EP negotiators have now reached an agreement reached with the Council, which the House endorsed in Strasbourg. The EP rapporteur is Helmuth Markov (GUE/NGL, DE) and was adopted with 498 votes in favour, 8 against and 6 abstentions.

The substance of the legislation is contained in the annexes to the directive but, under the compromise, these will be non-binding on Member States. Thus, the directive will in effect not lay down any major substantive requirements but rather serve as a set of guidelines for Member States on how to manage road infrastructure safety.

Road signs

MEPs say that Member States must ensure that signs are in place to warn road users of road infrastructure segments that are undergoing repairs and which may thus jeopardise the safety of road users. These signs must also include signs visible during both day and night time and set up at a safe distance.

Roadside parking

Parliament underlines that sufficient roadside parking areas are very important not only for crime prevention but also for road safety. Parking areas enable drivers to take rest breaks in good time and continue their journey with full concentration. The provision of sufficient safe parking areas should therefore form an integral part of road infrastructure safety management.

The rapporteur and on behalf of the EPP-ED, PES, ALDE, EUL/NGL and Greens/EFA tabled a range of amendments on assessments and audits, on sufficient roadside parking areas in order to promote crime prevention, and on the use of uniform signs EU-wide in order to warn road users of road infrastructure segments undergoing repairs.

 
  Source:
European Parliament

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Eu funding: Civil society meets for climate change Agora

Mardi 10 juin 2008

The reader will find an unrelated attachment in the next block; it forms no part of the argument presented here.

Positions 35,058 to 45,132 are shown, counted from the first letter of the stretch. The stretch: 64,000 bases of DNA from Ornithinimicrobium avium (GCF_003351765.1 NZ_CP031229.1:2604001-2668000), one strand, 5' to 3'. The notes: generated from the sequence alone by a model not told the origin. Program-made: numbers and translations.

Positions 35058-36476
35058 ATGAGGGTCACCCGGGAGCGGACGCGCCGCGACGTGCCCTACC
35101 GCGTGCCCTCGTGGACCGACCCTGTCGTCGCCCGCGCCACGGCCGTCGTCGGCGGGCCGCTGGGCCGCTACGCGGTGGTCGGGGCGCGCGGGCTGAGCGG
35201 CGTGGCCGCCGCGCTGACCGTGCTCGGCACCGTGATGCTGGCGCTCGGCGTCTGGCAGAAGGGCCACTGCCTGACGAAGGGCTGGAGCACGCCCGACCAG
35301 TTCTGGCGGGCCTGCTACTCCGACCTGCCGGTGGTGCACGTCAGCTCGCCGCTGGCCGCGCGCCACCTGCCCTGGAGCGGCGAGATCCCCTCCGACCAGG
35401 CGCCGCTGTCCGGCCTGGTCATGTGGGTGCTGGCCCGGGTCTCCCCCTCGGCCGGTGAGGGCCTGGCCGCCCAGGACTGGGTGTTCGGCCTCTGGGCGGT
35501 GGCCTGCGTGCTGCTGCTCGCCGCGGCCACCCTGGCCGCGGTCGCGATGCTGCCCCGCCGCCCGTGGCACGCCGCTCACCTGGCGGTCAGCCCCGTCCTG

If you are worried about climate change, then a conference taking place at the European Parliament this Thursday and Friday may be of interest.

Known as an “Agora” after places of assembly in Greek city-states, the meeting brings together over 500 people - NGOs, climate experts and international experts to join MEPs in debating ways to combat climate change. The issue is a crucial one for the European Parliament as it will be required to legislate on EU-wide measures to reduce CO2 emissions.
The point of the Agora is for the views and proposals of members of civil society to be fully heard as the EU attempts to set out carbon reducing measures. Opened by EP President Hans-Gert Pöttering, Thursday morning will be devoted to setting out the state of play of international negotiations in reaching a post-Kyoto agreement. In December last year the international community agreed a “road map” setting out the way forward when Kyoto expires in 2012.

Debates and workshops to determine way forward

Among the speakers will be European Commission President José Manuel Barroso who will outline the climate change package aiming to reduce Europe’s Greenhouse gases by 20% by 2020. Italian MEP Guido Sacconi (PSE) and Karl-Heinz Florenz (EPP-ED) will present the interim report of the special committee on climate change. Also speaking will be leading American intellectual Jeremy Rifkin who has long advocated policies to reduce climate change.

Thursday afternoon and Friday will see delegates divided into workshops on resources, techniques, solidarity, economics and governance.

* Natural resources and biodiversity
* Research, innovation and technologies
* Ethical questions related to climate change in particular that of solidarity;
* Economics, trade and development.
* Education, political and practical participation of consumers and citizens in relation to climate protection.